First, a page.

I live in CA, here people, because of weather, ride bikes year round, and I have seen only one motorcycle with club man bars in the span of ....since 1987... when I rode my first 81 CB750F with telefix clip on bars , and it was a yellow Honda CB750F 77 or 78, the very last SOHC ones , and I saw it about 2 months ago...after all those years. I have no doubts there are and have always been club man bars on bikes, in great numbers, but not even as close as you say , to make it look like a fad.... I never saw any club man bar fad as you say. And again, much less, I do not understand your gay connotation.

All CB750F's DOHC have those ears you mentioned for headlamp location. With clip on bars in the proper location, you will have to get aftermarket headlamp brackets, which are cheap and inexpensive, making no difference at all. The aftermarket clamps are also prefered to the stock ears, even if there was a posibility of keeping the stock ones in place, because once you lower your handlebar position with clip on bars inside the forks, under the triple clamp, you want to lower a tad your headlamp, to keep everything in position, relative to one another. It would look ackward,to have your clip on bars on the forks, while the headlamp remains up and high, like a swimming pool light. But that is more of a personal issue , just wanted to mention the advantages of getting aftermarket clamps against keeping the original ears.

Any fully adjustable clip on bar, like the Telefix, or the other brands I have not seen, but mentioned by other members like the Tomaselli, are the only recomended way. The one way fit all, like the black pair I posted before, are terrible, because, like you say, you can move the whole assembly up or down on the forks , but that is not enough nor efficient, because of your cables and conections , you want to keep those fixed at a position, and there is not a lot of play for those cables.With a fully adjustable unit, the clamped part on the fork remains there, fixed once the right position is found for that clamp , and the rest of the calibration moves around the remaining axises , assuring good back, wrist and even cables and conectors position. Very important is the clearance for the gas tank. Most simple clip ons can not clear the gas tank. What I like with the Telefix ones is that the fork clamp and the handlebar are separated by a small arm with an axis. That small arm is great in assuring tank clearance. Telefix brand is not cheap, but not that expensive, probably 60 bucks more than a comparable brand. Choose the brand of your choice, but make sure it is fully adjustable. With the cheap unidimensional model clip on bar like the one I posted, ( black one) unless you have a really small bike ( 125) you will have clearance problems with the gas tank.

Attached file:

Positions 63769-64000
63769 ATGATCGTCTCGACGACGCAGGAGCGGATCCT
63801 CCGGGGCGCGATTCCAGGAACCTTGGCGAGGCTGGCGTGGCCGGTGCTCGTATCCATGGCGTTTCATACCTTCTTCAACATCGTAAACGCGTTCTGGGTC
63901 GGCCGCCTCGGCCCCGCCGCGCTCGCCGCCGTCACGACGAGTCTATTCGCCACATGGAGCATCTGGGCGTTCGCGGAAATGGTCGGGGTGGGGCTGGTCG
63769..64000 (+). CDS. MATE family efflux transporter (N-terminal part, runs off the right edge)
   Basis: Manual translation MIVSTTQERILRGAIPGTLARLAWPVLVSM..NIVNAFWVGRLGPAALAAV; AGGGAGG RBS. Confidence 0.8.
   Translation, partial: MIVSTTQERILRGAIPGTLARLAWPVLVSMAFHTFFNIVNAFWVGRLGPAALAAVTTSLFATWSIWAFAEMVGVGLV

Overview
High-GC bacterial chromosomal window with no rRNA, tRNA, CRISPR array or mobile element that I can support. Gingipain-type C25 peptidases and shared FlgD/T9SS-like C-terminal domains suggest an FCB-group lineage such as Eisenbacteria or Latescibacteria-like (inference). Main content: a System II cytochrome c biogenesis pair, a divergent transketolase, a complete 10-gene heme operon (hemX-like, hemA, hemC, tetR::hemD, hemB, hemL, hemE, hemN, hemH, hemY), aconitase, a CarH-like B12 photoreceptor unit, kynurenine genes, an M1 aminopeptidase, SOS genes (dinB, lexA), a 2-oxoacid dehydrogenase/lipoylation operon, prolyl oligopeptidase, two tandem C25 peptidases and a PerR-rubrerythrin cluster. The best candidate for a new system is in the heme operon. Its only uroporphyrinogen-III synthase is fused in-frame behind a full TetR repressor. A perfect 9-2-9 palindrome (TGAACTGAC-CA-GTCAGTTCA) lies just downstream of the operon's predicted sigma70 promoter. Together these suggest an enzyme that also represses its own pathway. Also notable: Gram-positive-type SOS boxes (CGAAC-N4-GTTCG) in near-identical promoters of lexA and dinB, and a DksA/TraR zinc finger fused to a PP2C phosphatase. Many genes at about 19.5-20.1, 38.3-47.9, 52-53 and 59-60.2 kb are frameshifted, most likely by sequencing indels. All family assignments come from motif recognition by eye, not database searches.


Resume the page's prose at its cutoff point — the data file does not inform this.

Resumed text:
About clip on bars onver the triple clamp, I do not recomend it. I know it can be done, but, if you are getting clip on bars, install them the right way. If any person is going to install clip on bars over the triple clamp, it would be easier to install a flat tubular handlebar. Club man bars would do a better job than clip ons over the triple clamp.
The advantage of clip on bars over any tubular bar ( club man, flat, regular stock...) is that the control exercised over the motorcycle handling goes directly over the forks. Each clip on bar is individually afixed to each fork, so each movement the rider makes, directly steers the bike, and also directly controls is , as in the case of cornering. The regular tubular bars ( of which the best one is the club man bar, because its center of gravity is lower than the regular tall bar) do not transfer control directly to the steering parts of the bike, front tire and fork, but, your movement goes to the forks via triple clamp....the triple clamp becomes the axis. That is a tall, as far as it can be from the tire axis. Clip on bars on the forks under the triple clamp are the most effective means of transfer of control to the final steering part, the tire. The closer to the tire the better, the lower on your forks, the better.